Thanks in advance!


I have this same question. I am trying to justify HLS at sticker (all loans) vs. a full ride at a T7. I'd definitely be interested in your perspective having been out for awhile and seeing the value of an HLS degree. I'm similarly thinking that I would do a clerkship, work in big law for awhile, and ideally transition to public interest work. So obviously your input would be invaluable :)


I'm in the same position and definitely would love for your input on this!

curiousgeorges
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Re: Harvard alum (>5 years out) taking questions

Postby curiousgeorges » Wed Mar 28, 2012 11:13 pm

Hi all, and thanks for the responses. I will be in and out this evening, so I'll respond to the questions that people left one at a time.

freestallion wrote:Thanks for taking Qs! Since you're doing public interest work now, are you using the LIPP Program? How do you find it with regards to helping you pay back your loans and still having a comfortable standard of living?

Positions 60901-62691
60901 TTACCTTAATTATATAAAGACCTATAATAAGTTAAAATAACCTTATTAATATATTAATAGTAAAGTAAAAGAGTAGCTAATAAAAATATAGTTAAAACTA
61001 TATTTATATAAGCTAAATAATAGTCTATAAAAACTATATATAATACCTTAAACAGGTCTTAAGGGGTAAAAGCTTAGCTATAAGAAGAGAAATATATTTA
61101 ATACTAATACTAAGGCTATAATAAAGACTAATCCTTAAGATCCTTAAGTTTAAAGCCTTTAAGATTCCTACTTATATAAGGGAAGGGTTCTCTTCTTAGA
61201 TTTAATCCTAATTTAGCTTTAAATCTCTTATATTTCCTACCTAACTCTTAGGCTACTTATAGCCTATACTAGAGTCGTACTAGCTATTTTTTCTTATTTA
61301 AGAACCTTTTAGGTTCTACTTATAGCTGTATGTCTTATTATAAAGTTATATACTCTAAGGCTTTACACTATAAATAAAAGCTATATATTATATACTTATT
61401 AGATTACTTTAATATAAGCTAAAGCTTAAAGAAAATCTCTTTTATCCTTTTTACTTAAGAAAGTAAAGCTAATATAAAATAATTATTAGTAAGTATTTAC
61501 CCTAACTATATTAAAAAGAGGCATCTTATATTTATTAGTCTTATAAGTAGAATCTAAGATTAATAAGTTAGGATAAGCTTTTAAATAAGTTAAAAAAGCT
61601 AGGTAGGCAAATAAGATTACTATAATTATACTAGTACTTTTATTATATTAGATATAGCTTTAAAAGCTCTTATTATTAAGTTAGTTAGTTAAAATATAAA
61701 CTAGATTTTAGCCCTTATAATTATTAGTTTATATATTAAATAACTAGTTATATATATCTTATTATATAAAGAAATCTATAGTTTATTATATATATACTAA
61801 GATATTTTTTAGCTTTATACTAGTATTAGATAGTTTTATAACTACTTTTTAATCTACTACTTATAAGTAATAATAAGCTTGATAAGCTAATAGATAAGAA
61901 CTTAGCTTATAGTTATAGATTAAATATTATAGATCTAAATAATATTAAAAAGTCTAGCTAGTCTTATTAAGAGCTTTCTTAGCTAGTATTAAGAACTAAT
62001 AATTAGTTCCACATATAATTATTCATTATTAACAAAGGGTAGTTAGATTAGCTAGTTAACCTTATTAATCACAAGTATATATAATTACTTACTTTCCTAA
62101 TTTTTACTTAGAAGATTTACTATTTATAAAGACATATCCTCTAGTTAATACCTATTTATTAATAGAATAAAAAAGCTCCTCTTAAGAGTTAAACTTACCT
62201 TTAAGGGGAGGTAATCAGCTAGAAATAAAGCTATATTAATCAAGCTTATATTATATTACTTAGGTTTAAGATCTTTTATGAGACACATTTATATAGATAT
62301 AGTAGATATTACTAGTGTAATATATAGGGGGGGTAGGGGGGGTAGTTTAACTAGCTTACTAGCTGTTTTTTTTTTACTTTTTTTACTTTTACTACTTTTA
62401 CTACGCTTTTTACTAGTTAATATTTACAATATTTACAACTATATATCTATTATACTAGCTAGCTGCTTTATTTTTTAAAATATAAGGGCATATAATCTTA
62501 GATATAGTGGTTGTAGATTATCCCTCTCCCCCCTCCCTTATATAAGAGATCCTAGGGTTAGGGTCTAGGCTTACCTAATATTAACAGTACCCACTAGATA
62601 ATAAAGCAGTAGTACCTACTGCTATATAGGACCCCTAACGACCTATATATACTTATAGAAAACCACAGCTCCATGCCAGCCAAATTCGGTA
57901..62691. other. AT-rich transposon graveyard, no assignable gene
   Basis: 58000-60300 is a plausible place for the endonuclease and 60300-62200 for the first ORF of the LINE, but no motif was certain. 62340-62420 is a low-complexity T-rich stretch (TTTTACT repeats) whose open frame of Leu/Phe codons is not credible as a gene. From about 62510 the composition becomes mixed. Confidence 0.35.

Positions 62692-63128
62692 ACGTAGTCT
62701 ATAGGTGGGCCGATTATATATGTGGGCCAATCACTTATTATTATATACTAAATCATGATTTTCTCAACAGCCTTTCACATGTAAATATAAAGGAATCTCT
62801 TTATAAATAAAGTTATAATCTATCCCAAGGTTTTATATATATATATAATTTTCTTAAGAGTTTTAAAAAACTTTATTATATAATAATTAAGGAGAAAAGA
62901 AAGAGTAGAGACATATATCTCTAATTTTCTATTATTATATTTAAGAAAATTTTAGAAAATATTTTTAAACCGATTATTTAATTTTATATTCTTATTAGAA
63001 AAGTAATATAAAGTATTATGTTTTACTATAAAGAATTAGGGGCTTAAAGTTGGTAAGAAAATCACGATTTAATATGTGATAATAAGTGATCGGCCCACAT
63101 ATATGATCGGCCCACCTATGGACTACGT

I have never been eligible for LIPP. Here's why:

- I clerked straight out of law school, but I was not LIPP-eligible because I was planning to take a biglaw rather than PI job after the clerkship.
- I was obviously not eligible while in biglaw.
- During my biglaw SA and associate stints, I paid down my student loans so zealously that they are now quite manageable (without giving the exact amount, I pay under $300/month at this point.) So, although I'm now in a LIPP-eligible job, my loan burden is too small for me to receive assistance.

I have no complaints about this. My career track has allowed me to maintain a comfortable middle-class lifestyle throughout, and I think it's right for LIPP to reserve funds for graduates whose need is greater. I do have a couple of friends who are still on LIPP. They are definitely grateful for the assistance, but as they've inched into their 30s, they've occasionally expressed concern about whether they can "afford" to do PI work forever. Especially for PI folks in the large coastal markets, your salary + LIPP allows you to pay your bills and even to live comfortably, but you won't be able to save and splurge at the same rate as your private sector friends. You have to decide whether you believe in the work that you are doing so much that you can deal with (for instance) renting while everyone else around you is buying homes. If you plan to be a parent, are you okay with sending your child to a public school while all your private sector friends compare notes on exclusive private schools. Etc. It's an individual decision: sometimes people think that they are prepared to make these types of sacrifices, then change their minds later in their careers.